Study: 200,000 California students are bullied due to sexual orientation
January 14 2004 12:00 AM ET
About 200,000 California high school and middle school students are victims of harassment or bullying every year due to their actual or perceived sexual orientation, says a study released Tuesday by the California Safe Schools Coalition. The Safe Place to Learn study found that widespread bullying has dangerous academic, health, and safety consequences for students.
"When 200,000 students are suffering the devastating consequences of harassment each year, schools can't ignore the problem any longer," Molly O'Shaughnessy, director of the California Safe Schools Coalition, said in a statement. "This is an epidemic in California schools that needs immediate attention from state and local school officials."
Harassment victims are are three times more likely than other students to miss school because they feel unsafe and more than twice as likely to be depressed, to consider suicide, or to make a plan for suicide, the study found. In addition, two in every three LGBT students reported harassment based on sexual orientation, and 47% of LGBT students experienced repeated harassment. Almost half of their peers responded that their school is not safe for gay and lesbian students.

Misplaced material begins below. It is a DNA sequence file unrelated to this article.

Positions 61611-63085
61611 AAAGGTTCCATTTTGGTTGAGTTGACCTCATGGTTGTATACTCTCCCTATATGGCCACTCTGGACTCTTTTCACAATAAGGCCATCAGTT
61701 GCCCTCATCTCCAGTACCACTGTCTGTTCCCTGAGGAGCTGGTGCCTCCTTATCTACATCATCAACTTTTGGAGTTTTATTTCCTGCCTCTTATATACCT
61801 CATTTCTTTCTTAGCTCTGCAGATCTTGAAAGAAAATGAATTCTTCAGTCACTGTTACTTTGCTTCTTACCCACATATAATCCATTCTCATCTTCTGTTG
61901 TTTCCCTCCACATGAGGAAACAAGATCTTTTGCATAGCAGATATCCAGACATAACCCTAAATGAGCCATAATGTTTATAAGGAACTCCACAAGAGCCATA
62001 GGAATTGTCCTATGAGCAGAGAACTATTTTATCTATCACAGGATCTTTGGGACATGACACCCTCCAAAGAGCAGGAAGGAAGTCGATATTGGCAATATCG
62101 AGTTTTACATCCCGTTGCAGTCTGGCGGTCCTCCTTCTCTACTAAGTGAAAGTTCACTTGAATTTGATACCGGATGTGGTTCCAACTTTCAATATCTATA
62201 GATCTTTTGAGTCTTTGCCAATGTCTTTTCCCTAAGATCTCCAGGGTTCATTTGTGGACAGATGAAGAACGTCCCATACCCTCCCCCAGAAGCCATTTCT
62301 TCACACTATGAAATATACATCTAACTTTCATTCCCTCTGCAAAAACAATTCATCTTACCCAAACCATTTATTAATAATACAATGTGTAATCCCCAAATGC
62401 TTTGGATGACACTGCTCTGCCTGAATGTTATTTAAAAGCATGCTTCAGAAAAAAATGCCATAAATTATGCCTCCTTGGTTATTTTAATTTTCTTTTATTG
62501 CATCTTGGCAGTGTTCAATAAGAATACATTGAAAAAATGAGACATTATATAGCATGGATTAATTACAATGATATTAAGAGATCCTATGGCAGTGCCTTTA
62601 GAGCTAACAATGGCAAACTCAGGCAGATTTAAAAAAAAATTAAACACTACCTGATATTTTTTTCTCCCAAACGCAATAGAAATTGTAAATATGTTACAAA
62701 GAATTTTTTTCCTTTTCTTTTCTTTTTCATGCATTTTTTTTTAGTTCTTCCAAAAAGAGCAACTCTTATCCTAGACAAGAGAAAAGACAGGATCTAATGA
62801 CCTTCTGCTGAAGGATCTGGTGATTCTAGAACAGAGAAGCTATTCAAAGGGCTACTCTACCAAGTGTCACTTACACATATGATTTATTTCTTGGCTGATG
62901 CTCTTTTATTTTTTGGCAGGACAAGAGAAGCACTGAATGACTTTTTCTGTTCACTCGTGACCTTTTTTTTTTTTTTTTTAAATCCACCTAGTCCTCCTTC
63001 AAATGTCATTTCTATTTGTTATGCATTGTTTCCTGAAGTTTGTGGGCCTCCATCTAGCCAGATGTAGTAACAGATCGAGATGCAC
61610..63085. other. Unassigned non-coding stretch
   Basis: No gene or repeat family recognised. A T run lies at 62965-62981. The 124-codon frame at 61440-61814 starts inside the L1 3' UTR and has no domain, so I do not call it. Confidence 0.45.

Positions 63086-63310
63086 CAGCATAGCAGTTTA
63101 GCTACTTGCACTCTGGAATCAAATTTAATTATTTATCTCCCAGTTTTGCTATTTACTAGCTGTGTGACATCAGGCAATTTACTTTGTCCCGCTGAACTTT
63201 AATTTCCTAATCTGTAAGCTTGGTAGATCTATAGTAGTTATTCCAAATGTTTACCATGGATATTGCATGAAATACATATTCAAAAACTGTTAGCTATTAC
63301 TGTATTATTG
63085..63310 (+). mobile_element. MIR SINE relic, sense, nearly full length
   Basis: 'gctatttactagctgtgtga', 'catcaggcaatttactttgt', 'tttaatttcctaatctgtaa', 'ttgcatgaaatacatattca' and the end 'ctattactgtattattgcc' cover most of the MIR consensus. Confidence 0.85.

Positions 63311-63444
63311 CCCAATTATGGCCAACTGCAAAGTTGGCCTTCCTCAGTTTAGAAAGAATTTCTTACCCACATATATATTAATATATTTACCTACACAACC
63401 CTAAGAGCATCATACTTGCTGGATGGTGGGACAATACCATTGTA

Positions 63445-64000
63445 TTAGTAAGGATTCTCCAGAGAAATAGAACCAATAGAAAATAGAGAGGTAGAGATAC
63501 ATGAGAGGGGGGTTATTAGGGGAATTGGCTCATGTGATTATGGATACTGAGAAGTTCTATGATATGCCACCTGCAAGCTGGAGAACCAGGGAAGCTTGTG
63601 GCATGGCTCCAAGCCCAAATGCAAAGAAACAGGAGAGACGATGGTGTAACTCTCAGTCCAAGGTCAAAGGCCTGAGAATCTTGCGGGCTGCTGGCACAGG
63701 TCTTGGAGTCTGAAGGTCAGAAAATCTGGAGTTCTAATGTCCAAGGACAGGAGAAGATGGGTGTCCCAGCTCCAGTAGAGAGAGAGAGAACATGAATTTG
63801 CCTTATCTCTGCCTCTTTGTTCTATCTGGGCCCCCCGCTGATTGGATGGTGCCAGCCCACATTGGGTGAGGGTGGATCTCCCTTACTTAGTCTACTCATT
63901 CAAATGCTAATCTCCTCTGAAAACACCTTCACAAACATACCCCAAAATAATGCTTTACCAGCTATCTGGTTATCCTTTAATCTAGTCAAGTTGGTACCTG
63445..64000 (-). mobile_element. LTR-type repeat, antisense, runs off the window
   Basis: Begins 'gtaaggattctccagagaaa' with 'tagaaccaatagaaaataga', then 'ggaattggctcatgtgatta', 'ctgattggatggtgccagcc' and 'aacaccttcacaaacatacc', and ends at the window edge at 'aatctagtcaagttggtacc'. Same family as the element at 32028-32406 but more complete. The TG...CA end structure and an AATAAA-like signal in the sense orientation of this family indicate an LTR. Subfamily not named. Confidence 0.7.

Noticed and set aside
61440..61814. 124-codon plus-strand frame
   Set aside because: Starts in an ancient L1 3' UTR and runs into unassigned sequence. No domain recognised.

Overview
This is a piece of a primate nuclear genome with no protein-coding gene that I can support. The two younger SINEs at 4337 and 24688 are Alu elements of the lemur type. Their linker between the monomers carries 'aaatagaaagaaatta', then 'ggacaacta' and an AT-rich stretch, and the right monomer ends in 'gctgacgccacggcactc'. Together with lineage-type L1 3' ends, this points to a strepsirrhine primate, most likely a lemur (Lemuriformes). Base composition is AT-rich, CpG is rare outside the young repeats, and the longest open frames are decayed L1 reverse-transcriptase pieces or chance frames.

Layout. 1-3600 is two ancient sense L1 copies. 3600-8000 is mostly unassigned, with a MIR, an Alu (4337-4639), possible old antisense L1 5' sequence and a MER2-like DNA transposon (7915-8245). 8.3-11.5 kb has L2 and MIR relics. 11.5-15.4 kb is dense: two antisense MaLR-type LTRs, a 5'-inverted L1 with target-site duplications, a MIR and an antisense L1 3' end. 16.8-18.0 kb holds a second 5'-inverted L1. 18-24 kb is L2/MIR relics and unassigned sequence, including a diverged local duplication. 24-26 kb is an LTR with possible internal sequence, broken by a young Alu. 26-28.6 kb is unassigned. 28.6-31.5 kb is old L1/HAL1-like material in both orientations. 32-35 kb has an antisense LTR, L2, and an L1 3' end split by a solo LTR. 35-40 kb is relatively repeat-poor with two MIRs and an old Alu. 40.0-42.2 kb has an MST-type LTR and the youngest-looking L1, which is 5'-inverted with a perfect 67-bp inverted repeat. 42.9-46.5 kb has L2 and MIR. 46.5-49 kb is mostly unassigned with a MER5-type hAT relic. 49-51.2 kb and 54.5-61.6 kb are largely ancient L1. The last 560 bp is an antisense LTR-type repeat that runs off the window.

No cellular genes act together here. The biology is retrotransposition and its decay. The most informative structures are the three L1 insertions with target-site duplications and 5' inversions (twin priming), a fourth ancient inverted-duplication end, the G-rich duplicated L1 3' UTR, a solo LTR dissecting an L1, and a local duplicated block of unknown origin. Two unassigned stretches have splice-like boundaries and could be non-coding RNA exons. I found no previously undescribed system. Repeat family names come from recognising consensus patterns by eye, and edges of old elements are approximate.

California is among nine jurisdictions with laws against discrimination or harassment in schools based on sexual orientation or gender identity. Last week the state settled a lawsuit brought against the Morgan Hill School District by six students who complained of harassment and discrimination. As part of the settlement, school staff will take part in a mandatory annual training on issues of harassment and discrimination on the basis of sexual orientation and gender identity.
The study added that students who are familiar with a school policy prohibiting harassment based on sexual orientation are 25% more likely to feel safe at school. Students who say their teachers step in when they hear name-calling based on sexual orientation are 35% less likely to be harassed because of sexual orientation and 9% more likely to feel safe at school.
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